Shane Filan: a man with nothing and everything
I spent a while with Shane Filan recently, who post-Westlife is going solo. Here’s the interview.
B y Shane Filan’s estimation, he’s been interviewed about 10,000 times. Ballpark. That happens when you’ve sold 44 million records with Westlife. Popstars are tricky to interview. Their answers can sound like press releases. They’ve been on the promotion road for so long that interviews are an autopilot setting. You generally don’t come out of an hour-long conversation with a heap of gossip and a remarkable insight. But since Westlife wrapped in June 2012 and Filan is now launching his solo career, he has no choice but to be honest.
In Croke Park last June, the last night of Westlife’s career, Filan asked everyone in the crowd to raise their phones. Nearly 80,000 lights blinked back at him. He was transported back to his sitting room as an eight-year-old, showing his mother a video of a Michael Jackson song, the part where all the cigarette lighters glow at a massive concert. He wanted that. He wanted to be a popstar.
In 1998, Filan queued from 5am for tickets to the Backstreet Boys in the RDS. A few months later Westlife, under Walsh’s stewardship, opened for them at the same gig.
Playing basketball backstage with what was then the biggest boyband in the world was the first truly surreal moment of Westlife’s early fame. Their first tour included 13 concerts at the Point Depot and 10 at Wembley.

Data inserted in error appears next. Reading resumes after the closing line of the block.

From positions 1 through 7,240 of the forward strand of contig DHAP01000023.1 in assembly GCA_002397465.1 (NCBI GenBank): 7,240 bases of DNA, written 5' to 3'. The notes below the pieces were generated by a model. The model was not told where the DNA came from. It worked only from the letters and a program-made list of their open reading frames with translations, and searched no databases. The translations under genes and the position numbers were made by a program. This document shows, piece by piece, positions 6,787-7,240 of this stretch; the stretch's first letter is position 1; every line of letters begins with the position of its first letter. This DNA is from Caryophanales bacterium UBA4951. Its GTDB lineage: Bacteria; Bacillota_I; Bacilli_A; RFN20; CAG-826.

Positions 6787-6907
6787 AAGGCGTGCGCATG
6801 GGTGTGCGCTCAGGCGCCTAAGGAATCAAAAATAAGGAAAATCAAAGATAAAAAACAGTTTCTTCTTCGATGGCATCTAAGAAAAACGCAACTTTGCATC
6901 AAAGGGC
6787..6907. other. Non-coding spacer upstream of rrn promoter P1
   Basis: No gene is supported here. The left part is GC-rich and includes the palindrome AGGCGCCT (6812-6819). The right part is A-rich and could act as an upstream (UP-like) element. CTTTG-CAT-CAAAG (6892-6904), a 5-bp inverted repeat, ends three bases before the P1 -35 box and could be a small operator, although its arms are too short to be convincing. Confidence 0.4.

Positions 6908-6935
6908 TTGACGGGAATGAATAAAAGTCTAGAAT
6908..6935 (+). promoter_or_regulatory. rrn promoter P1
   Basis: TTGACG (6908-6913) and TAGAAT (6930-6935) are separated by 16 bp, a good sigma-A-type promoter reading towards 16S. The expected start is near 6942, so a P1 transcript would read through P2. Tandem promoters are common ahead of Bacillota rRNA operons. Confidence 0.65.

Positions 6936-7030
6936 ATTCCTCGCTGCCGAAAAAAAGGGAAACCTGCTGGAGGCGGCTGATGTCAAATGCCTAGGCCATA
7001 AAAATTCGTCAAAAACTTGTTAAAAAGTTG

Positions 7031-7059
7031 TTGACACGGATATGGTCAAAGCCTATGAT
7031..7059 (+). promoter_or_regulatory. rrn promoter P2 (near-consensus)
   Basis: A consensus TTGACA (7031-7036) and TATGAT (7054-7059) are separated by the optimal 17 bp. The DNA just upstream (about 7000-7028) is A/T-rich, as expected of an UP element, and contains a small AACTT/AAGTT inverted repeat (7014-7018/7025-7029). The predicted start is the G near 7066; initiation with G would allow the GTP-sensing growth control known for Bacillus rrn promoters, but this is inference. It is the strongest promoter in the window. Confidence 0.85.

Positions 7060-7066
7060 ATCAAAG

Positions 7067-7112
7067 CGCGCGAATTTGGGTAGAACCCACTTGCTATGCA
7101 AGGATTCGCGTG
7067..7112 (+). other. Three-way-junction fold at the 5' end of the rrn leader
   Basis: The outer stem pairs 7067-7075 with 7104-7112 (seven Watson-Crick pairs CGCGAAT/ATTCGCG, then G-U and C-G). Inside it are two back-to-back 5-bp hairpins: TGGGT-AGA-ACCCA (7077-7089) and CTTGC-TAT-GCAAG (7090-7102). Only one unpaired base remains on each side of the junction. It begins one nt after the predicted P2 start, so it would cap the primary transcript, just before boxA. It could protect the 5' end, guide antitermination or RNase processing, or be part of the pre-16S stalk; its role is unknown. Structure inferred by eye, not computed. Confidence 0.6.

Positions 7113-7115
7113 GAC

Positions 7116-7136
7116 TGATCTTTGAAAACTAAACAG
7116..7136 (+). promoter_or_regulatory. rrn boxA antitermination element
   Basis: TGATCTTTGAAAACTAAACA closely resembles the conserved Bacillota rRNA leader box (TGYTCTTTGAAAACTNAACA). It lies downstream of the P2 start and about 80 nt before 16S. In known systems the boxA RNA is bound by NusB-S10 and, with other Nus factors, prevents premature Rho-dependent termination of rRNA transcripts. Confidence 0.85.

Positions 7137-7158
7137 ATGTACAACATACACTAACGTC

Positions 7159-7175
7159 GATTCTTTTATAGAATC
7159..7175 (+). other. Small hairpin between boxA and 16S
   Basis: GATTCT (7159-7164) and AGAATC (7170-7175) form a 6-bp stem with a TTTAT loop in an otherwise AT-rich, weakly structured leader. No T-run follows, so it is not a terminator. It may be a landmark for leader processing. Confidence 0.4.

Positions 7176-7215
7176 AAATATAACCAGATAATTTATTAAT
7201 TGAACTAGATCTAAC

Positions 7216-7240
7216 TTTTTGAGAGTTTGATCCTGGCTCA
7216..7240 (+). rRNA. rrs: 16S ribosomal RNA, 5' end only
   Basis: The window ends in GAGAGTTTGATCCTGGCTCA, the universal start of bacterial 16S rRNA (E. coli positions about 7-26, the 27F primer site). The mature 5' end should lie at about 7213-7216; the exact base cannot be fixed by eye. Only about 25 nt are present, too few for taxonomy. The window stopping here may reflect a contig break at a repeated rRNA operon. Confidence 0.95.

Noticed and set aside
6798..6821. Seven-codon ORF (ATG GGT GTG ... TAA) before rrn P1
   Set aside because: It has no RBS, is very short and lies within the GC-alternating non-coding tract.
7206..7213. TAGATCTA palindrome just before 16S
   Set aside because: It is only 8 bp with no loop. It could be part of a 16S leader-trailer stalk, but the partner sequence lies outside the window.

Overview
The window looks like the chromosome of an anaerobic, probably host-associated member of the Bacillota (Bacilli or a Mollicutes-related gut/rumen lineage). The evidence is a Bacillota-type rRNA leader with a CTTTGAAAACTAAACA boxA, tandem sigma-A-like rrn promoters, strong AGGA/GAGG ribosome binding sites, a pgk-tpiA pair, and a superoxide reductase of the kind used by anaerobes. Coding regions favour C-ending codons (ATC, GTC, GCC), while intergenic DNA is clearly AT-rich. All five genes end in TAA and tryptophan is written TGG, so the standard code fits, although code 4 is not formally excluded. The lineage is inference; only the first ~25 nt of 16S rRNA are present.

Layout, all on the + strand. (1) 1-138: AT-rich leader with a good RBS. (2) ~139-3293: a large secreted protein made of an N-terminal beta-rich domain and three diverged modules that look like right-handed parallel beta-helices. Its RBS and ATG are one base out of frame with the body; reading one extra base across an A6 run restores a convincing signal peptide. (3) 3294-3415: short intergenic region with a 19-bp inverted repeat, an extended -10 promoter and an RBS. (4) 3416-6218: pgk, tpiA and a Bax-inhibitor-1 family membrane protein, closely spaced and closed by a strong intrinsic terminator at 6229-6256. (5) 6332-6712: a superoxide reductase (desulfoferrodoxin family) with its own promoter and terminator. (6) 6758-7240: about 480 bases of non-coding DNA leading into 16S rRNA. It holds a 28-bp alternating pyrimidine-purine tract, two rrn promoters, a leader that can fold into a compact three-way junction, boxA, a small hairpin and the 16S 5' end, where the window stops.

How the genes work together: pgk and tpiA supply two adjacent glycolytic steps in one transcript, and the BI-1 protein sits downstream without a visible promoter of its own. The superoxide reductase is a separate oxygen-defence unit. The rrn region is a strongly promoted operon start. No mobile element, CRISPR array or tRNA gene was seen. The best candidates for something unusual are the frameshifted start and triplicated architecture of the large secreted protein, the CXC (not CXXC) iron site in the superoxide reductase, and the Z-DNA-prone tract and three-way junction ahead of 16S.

They went on to have massive hits with Swear It Again, Flying Without Wings, Uptown Girl and What Makes A Man. “It was so big so quickly that everything in your life changed. Dealing with business people, lawyers, accountants. You go back to Sligo and people look at you differently: ‘There’s your man from Westlife’.”
If he could keep only two memories from Westlife’s decade-and-a-half journey, it would be those phones in the air – “It was the most beautiful thing: a starlit sky” – and repaying his mother for her initiative by getting her to meet Pope John Paul II.
But behind the legions of fans and huge fame, Filan was in trouble. Deep trouble.Shafin Developments, a property company he established with his brother was at the wrong end of letters and phonecalls from the banks. They had one housing estate built in Leitrim, but other projects on green-field sites in Sligo had stalled. Clogged-up in planning for a few years, the second half of the bank loans never came through.
“I was paying out paying out 40, 50, 60, €70,000 some months: €90,000 some months. And it was just interest payments. It wasn’t even fixing the problem. That was the killer.”
He clasps his hands when he talks of declaring bankruptcy in the UK. A large wedding ring glitters on his finger: the same wedding ring he had to buy back instead of handing it over. He handed over the keys to his house, a home he built for his family and remortgaged four times. He told Ryan Tubridy that, at one point, he had €470 in his bank account.
This week it emerged that Filan won’t share in the €2.382 million windfall the other three members of Westlife will receive following the voluntary winding up of their entertainment firm Bluenet Ltd. His share – estimated to be between €476,400 and €595,500 –will go directly to his bankruptcy trustee.